14 Copyright ©2014 Cengage Learning. All Rights Reserved. May not be scanned, copied or duplicated, or posted to a publicly accessible website, in whole or in part. Finance: Risk vs. Return Can apply long-run analysis to fundamental relationships in finance Investors prefer higher returns and lower risk  if two investment options have the same return and one is less risky, the less risky one will be chosen and it will bid up the price of the less risky investment The higher price decreases the investment’s expected rage of return Therefore, n equilibrium, differences in the rate of return reflect differences in the riskiness of the investment, e.g. risk premium Expected return = (E[P t+1 ] - P t )/P t The higher return on a risky stock is known as the risk premium In equilibrium, differences in the rate of return reflect differences in the riskiness of an investment. Risk premia are analogous to compensating wage differentials: just as workers are compensated for unpleasant work, so too are investors compensated for bearing risk

15 Copyright ©2014 Cengage Learning. All Rights Reserved. May not be scanned, copied or duplicated, or posted to a publicly accessible website, in whole or in part. Stock Volatility and Returns ▮ CBOE Volatility Index (VIX) against the price of the S&P 500 stock index (GSPC) ▮ From Fall of 2008 through the Spring of 2009, the stock market declined by about 50% while the volatility index increased by about 100% ▮ Greater volatility reduced stock prices, increased expected returns to compensate investors for bearing more risk Change since Jan (%)

16 Copyright ©2014 Cengage Learning. All Rights Reserved. May not be scanned, copied or duplicated, or posted to a publicly accessible website, in whole or in part. Historical Equity Risk Premium ▮ Gov’t bonds are considered risk-free, they returned 1.7% over the last 80 years while stocks returned 6.9%. ▮ The difference is a risk premium that compensates investors for holding the more risky stocks ▮ The equity risk premium of stocks over bonds (in the graph below) has varied over time, from 0% to 9%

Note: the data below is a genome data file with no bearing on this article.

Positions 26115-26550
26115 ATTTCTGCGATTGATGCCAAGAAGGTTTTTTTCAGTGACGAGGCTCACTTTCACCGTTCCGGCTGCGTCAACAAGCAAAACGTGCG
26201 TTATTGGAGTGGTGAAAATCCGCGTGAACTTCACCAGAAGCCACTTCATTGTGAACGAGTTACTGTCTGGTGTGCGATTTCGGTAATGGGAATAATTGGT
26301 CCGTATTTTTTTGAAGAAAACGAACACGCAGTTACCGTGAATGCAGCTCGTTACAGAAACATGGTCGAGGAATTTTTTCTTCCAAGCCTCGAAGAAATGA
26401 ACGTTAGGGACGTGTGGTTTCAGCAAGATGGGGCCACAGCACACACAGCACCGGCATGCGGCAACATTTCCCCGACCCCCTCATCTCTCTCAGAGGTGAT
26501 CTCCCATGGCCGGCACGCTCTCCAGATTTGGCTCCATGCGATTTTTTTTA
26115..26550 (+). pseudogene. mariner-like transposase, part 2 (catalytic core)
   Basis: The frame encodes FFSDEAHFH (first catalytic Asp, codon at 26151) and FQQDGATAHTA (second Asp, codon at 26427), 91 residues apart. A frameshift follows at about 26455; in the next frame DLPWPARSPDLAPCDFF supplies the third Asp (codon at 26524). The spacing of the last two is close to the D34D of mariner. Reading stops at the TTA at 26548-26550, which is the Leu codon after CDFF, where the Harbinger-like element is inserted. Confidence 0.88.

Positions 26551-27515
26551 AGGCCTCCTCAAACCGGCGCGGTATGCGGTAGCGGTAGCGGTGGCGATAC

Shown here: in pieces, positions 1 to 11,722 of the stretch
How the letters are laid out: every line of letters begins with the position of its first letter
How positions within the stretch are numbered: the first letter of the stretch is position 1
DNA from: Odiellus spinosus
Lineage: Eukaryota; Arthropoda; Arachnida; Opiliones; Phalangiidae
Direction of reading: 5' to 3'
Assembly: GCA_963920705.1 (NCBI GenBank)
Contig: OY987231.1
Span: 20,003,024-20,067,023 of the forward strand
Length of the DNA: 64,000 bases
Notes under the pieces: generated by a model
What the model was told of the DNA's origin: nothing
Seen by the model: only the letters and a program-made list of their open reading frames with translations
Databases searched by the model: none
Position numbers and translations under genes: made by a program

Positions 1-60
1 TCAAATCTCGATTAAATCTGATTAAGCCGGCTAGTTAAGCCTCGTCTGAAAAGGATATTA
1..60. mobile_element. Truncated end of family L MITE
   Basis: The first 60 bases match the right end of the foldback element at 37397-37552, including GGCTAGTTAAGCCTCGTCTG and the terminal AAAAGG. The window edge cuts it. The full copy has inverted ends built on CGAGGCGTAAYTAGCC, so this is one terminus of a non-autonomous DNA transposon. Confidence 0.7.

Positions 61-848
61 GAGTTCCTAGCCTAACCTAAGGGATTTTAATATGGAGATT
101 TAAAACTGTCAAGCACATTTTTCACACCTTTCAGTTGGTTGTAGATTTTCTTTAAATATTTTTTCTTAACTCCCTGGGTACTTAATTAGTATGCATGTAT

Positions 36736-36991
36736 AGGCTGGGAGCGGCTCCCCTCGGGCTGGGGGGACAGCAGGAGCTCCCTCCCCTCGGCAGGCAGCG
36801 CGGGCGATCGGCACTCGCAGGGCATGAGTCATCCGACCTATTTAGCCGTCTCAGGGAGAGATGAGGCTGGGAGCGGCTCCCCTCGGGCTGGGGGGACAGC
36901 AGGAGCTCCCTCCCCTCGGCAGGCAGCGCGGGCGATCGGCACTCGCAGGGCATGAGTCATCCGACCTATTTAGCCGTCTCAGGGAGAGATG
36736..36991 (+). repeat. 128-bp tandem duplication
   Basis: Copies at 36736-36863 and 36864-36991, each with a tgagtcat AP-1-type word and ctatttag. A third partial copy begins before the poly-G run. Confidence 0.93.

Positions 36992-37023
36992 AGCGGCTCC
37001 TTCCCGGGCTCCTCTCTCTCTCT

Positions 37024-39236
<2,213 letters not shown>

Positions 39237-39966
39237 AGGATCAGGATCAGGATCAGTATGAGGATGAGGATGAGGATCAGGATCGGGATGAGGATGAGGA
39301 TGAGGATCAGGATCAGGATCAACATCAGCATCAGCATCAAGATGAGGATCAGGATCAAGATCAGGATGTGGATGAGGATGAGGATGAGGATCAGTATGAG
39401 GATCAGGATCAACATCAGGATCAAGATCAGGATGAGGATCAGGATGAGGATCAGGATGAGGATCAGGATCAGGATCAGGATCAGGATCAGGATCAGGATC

17 Copyright ©2014 Cengage Learning. All Rights Reserved. May not be scanned, copied or duplicated, or posted to a publicly accessible website, in whole or in part. Monopoly-Different Story, Same Ending) Monopoly firms have attributes that protect them from the forces of competition: They produce a product or service with no close substitutes they have no rivals there are barriers to entry, so no other firms can enter the industry. Proposition: In the very long run, monopoly profits are driven to zero by the same competitive forces though Entry makes demand more elastic (P-MC)/P=1/|e|, which forces price back down towards MC Example: In Oct. 2001, Apple released the iPod, which was a unique, user-friendly product with low elasticity of demand and high margins. Rivals began producing competing music players, which made demand for iPods more elastic. This reduced price-cost margins and lowered profit for Apple.

18 Copyright ©2014 Cengage Learning. All Rights Reserved. May not be scanned, copied or duplicated, or posted to a publicly accessible website, in whole or in part. Alternate Intro Anecdote In 1924, Kleenex tissue was invented as a means to remove cold cream. After studying customer usage habits, however, the manufacturer (Kimberly-Clark) realized that many customers were using the product as a disposable handkerchief. The company switched its advertising focus, and sales more than doubled. Kimberly-Clark built a leadership position by creating an innovative use for a relatively common product.

19 Copyright ©2014 Cengage Learning. All Rights Reserved. May not be scanned, copied or duplicated, or posted to a publicly accessible website, in whole or in part. Alternate Intro Anecdote (cont.) As others saw the profits, however, they moved into the market The managers of the company maintained profitability through a continuing stream of innovations and investment in advertising/promotion Printed tissue in the 1930’s Eyeglass tissue in the 1940’s Space-saving packaging in the 1960’s Lotion-filled tissue in the 1980’s. Without this continuing stream of innovations and brand support, the product’s profits would have been slowly eroded away by the forces of competition